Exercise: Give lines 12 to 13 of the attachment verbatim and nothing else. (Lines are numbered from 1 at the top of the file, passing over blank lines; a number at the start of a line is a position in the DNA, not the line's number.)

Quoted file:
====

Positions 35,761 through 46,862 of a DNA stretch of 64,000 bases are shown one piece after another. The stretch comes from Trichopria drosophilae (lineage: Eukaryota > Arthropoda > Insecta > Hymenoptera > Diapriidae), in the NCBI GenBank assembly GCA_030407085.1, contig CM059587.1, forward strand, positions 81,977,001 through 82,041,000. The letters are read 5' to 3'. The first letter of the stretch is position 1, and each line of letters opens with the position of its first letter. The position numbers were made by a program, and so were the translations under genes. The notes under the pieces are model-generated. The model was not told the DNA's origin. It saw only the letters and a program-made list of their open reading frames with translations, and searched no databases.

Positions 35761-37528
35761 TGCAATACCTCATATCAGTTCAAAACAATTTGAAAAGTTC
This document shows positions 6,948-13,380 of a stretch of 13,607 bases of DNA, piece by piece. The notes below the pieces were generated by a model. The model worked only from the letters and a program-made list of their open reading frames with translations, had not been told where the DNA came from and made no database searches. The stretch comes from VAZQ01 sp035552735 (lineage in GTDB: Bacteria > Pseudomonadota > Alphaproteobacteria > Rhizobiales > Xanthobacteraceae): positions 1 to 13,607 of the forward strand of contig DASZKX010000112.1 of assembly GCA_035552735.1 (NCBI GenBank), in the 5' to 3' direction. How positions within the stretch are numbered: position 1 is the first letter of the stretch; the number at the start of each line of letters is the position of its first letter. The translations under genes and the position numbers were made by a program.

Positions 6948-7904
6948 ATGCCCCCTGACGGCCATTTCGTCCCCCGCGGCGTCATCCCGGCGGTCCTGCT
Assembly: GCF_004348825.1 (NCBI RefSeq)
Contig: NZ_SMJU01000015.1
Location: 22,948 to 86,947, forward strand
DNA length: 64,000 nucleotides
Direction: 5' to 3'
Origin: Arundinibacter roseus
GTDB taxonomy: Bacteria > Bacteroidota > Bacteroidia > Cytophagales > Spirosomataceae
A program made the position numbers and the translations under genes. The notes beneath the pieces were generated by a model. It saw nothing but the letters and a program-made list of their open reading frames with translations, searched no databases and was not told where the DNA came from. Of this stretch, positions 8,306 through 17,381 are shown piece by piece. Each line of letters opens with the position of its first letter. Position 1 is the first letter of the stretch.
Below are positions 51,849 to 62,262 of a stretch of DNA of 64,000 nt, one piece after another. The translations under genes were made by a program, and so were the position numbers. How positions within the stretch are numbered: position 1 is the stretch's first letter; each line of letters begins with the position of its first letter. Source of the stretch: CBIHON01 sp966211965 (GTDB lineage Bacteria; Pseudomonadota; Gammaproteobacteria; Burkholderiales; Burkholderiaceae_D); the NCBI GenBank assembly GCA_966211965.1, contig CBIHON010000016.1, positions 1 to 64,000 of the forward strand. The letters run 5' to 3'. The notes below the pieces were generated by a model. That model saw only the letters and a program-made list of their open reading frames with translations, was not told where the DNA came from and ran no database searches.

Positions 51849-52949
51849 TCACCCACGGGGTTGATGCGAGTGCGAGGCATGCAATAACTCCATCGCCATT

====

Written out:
Origin: Arundinibacter roseus
GTDB taxonomy: Bacteria > Bacteroidota > Bacteroidia > Cytophagales > Spirosomataceae